Many pastors have been silenced by a church member’s charge to “keep politics out of the church and her pulpit.” Have you ever wondered how such an idea made its way inside the walls of the church? Who benefits most from a pastor’s silence in the face of the great moral questions of our day? Certainly Satan and all of hell rejoice to see a minister of the Gospel cower in fear and silence rather than preaching what might encourage people to pray and vote for candidates who support a biblical worldview.

The very founding of our country owes much to the preaching of our early pastors during the Revolutionary War. These pastors became known as the “Black-Robed Regiment.” They preached rousing sermons to their congregations and encouraged rebellion against the British. The Brits themselves acknowledged the integral part these pastors and their sermons played on the morale of the American people during the war. If not for the role the pastors played during this period of our history, there may never have been a United States of America.

During the course of our country’s story, the pulpits of America were instrumental in the call for religious liberty, the abolition of slavery, and instituting civil rights. We should shudder at the thought of what America might be today had the pastors of past generations been intimidated to speak when these moral issues were debated in their day. The church has time and again served as the moral voice of our nation. We cannot afford to sit in silence while the great questions of our own day are debated. We must speak against abortion, in favor of religious liberty, and be champions for biblical morality. We must loudly support candidates and positions which might move our nation to a fuller realization of what it was meant to be. America is a land founded upon Judeo-Christian principles and is meant to be a place of life, liberty, and the pursuit of happiness for all people.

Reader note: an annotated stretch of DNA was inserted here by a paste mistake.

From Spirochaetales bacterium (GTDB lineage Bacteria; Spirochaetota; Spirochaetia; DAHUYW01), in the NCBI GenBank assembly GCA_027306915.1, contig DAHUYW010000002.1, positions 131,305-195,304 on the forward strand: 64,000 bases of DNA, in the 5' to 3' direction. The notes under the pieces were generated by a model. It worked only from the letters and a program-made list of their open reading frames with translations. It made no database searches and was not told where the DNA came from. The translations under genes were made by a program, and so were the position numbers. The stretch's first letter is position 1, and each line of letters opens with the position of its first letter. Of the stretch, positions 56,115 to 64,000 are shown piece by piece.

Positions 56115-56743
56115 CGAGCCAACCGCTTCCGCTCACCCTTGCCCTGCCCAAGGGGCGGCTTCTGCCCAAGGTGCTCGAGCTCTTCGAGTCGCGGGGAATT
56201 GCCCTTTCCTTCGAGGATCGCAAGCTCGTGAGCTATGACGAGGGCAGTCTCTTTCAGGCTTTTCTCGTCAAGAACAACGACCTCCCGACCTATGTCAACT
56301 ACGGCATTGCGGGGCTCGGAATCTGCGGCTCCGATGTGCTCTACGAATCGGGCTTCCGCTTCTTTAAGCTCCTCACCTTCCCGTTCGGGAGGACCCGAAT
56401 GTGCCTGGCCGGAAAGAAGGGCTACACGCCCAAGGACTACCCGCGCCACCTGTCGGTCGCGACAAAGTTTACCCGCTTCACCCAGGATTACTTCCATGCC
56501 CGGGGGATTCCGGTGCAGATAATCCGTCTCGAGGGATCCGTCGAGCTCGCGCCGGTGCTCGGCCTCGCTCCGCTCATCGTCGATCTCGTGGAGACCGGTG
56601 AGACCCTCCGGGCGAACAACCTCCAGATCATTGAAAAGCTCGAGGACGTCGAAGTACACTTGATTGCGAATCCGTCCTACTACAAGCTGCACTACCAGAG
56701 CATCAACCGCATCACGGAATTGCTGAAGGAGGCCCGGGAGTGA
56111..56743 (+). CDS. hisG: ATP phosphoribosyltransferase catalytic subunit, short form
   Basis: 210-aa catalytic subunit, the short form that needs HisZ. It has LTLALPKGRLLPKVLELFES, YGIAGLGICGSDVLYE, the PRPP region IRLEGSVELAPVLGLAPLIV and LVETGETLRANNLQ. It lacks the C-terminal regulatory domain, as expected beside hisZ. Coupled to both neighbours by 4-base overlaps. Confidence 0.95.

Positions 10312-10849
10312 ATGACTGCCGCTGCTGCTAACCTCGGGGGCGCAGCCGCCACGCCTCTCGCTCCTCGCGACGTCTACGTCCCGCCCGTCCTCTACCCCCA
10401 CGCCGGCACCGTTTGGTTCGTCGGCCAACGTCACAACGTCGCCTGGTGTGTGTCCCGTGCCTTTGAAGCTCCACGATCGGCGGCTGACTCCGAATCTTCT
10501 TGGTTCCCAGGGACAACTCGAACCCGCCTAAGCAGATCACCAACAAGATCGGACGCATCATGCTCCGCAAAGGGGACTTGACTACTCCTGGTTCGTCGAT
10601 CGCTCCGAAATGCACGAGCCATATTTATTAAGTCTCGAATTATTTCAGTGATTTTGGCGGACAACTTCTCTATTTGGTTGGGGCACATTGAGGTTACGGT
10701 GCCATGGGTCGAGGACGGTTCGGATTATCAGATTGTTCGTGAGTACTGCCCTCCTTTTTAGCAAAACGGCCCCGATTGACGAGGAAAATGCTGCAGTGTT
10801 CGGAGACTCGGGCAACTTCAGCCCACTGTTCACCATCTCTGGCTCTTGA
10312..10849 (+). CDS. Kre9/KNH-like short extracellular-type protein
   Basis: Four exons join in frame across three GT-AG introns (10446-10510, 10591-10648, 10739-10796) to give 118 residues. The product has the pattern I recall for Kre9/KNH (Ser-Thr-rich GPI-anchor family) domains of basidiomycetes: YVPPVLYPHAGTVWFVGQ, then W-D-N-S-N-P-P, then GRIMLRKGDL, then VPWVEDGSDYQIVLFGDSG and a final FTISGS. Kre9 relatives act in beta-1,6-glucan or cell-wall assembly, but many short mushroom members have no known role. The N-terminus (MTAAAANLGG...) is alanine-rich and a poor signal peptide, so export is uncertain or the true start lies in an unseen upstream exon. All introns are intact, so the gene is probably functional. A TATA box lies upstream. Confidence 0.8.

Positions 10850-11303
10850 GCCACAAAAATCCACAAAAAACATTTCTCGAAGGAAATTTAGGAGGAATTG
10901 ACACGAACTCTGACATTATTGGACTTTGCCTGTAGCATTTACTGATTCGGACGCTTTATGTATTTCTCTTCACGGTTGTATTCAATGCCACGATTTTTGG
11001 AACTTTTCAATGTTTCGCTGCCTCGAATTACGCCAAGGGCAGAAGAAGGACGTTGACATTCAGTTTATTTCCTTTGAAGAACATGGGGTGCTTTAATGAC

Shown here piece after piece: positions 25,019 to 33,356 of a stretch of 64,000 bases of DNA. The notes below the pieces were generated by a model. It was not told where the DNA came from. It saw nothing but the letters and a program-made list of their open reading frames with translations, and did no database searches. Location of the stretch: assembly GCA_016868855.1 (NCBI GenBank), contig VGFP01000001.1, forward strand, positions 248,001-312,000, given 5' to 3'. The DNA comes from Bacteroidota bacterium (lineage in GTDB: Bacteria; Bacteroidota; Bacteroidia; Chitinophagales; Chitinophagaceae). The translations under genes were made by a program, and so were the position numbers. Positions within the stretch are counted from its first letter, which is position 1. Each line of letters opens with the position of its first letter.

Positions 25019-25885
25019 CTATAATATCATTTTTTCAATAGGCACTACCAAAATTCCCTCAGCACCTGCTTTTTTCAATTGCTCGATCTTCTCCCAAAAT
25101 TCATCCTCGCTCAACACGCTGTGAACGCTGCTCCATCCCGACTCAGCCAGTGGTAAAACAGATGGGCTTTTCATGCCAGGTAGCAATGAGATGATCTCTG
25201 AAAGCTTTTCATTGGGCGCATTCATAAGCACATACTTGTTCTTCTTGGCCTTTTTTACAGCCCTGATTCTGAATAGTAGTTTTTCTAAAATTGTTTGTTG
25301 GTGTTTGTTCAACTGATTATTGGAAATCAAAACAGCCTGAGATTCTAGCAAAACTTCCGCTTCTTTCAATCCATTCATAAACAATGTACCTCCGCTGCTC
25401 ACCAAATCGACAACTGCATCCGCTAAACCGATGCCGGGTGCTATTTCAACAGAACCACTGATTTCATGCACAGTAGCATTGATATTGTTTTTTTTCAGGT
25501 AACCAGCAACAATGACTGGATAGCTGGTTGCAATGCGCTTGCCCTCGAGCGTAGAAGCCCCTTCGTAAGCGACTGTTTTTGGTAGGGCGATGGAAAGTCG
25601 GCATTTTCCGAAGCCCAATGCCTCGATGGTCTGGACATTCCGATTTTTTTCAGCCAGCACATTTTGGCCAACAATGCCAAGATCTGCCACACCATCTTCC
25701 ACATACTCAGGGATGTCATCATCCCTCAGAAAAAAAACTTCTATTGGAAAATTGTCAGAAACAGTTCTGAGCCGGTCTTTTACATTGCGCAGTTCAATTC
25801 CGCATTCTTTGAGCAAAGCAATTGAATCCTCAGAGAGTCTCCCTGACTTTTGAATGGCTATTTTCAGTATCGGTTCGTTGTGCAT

Some will respond, “Jesus didn’t speak out against the Romans!” Yet, Christ did speak against the hypocrisy of the Pharisees and Sadducees. These two groups actually provided local governance for the people of Jesus’ day. Speaking truth to power in the name of God is a precedent set by Jesus himself. We do well to follow His lead and speak the truth found in the Christian scriptures to our present-day struggles. America needs voices in her pulpits who are willing to be the moral voice of the nation again. The question is whether we will see courageous pastors willing to do so. Will we see faith-filled men and women willing to be a “Black-Robed Regiment” again?

This is a commentary republished with the author’s permission. If you wish to submit a commentary to Texas Scorecard, please submit your article to

James Heffington

James Heffington is the head pastor of Harwood Terrace Baptist Church in Bedford, Texas.


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